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Selling vast tracts of Australia's farmland to foreigners is not in our national interest

By Brendan O'Reilly - posted Monday, 18 January 2016

Both sides of politics publicly support the paradigm that foreign investment in Australian farmland is beneficial, and should remain largely unregulated. Senator Chris Black (Liberal, WA) in November 2015 summarised this view, stating that foreign investment provides additional capital and access to new technologies, as well as growing local agribusiness skills. "The level of foreign investment in agricultural land is pitifully small and in my opinion, it can be greater.... Chinese investment is about 0.5 of ONE per cent of foreign investment in agricultural land".

This view greatly exaggerates the extent to which foreign land-buyers actually introduce new technology and skills. Proponents also have their heads in the sand, pretending that recent farmland sales, mostly to Asian buyers (especially Chinese), are not really significant. The Appendix (listing recent prominent sales to foreigners) dispels this myth.

Official Government data for June 2014 indicates that 12 per cent of Australia's agricultural land (about 50 million hectares, an increase of 4.7 million hectares since 2010) featured some level of foreign ownership. It is obvious (given recent and continuing buying) that by mid 2016 the percentage of Australian farmland subject to foreign ownership could easily reach 15 per cent. In the absence of policy changes or a major financial crisis in China, Australia could even reach 20 per cent foreign ownership within a decade, with China looking likely to take-on the mantel of biggest foreign owner of our farmland.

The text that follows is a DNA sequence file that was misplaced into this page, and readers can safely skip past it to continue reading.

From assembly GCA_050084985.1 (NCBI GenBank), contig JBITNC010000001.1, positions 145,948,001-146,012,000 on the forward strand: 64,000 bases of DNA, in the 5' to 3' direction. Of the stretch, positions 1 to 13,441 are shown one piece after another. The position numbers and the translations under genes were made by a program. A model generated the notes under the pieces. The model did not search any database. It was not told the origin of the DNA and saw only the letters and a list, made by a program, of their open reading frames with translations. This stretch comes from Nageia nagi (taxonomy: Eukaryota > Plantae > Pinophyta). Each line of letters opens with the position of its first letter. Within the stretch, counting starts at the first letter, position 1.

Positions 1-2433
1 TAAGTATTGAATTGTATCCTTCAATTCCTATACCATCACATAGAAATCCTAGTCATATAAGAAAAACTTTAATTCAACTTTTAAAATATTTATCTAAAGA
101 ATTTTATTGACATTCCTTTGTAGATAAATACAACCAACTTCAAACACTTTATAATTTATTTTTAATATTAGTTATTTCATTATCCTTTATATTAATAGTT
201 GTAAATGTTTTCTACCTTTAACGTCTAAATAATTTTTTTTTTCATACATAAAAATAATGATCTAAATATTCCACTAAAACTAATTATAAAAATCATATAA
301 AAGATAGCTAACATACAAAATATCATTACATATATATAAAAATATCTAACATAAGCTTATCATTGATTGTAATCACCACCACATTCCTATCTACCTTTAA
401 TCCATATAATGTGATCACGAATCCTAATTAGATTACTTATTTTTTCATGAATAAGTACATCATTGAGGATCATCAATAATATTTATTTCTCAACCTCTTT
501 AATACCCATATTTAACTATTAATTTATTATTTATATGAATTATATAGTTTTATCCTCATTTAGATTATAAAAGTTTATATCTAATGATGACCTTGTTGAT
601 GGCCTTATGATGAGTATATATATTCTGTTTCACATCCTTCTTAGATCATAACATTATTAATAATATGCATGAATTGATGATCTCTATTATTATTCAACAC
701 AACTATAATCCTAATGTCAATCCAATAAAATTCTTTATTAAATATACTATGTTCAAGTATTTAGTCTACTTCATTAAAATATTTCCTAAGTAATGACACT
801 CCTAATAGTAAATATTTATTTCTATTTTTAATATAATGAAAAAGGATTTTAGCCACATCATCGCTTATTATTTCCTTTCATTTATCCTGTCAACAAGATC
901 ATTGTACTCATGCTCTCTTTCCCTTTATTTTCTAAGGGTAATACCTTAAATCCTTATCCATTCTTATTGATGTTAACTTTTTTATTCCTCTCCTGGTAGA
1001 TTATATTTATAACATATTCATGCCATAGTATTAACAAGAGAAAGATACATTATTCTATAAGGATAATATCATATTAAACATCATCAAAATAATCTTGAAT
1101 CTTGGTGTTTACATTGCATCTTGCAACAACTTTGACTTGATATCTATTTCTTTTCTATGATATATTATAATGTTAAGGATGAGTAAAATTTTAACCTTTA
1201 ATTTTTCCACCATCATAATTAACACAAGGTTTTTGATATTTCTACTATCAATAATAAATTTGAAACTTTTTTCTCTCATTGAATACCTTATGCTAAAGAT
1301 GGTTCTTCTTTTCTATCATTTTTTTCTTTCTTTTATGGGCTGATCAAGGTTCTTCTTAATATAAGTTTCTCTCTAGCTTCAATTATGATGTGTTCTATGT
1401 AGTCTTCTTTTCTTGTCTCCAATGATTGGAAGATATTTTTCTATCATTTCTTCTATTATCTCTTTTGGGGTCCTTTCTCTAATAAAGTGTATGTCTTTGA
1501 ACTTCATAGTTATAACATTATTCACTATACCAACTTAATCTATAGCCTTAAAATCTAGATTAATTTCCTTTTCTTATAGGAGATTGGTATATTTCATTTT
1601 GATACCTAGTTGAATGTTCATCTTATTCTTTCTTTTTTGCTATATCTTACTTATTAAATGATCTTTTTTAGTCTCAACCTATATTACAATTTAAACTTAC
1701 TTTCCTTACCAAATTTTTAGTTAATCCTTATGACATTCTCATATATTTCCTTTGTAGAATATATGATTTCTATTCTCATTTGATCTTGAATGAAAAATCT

Most Australians don't have an issue with foreign land ownership at a low level (say 5 per cent). People do get concerned when it is a lot more, especially when most countries (including the countries doing the buying) don't allow foreigners buy their land.

A feature of Australia is that we have just about the cheapest farmland in the world, even when the lower average productivity of our land is taken into account. The low price reflects Australia's low population density and historic barriers to our agricultural exports. Other contributors included Britain's entry to the EU in the mid-1970s, the collapse of wool prices in the 1990s, and disruptions to our live cattle trade with Indonesia earlier this decade.

Our Top End land market deserves special mention.

It wasn't that long ago that our northern stations were seen as good for nothing, except producing skinny Shorthorn cattle suitable only for making tinned bully beef or manufacturing meat. The introduction of tropical breeds like the Brahman and the advent of live exports were game-changers. The result was a boom in top end land values that peaked around 2007-8, but even at the end of that boom, northern land was still extraordinarily cheap. Land valuers estimate that at that time the cost per (450kg Adult Equivalent) beast area in the Territory was only $1100-$2300 (varying with land type and location), whereas in southern states it was more like $4000-$5000.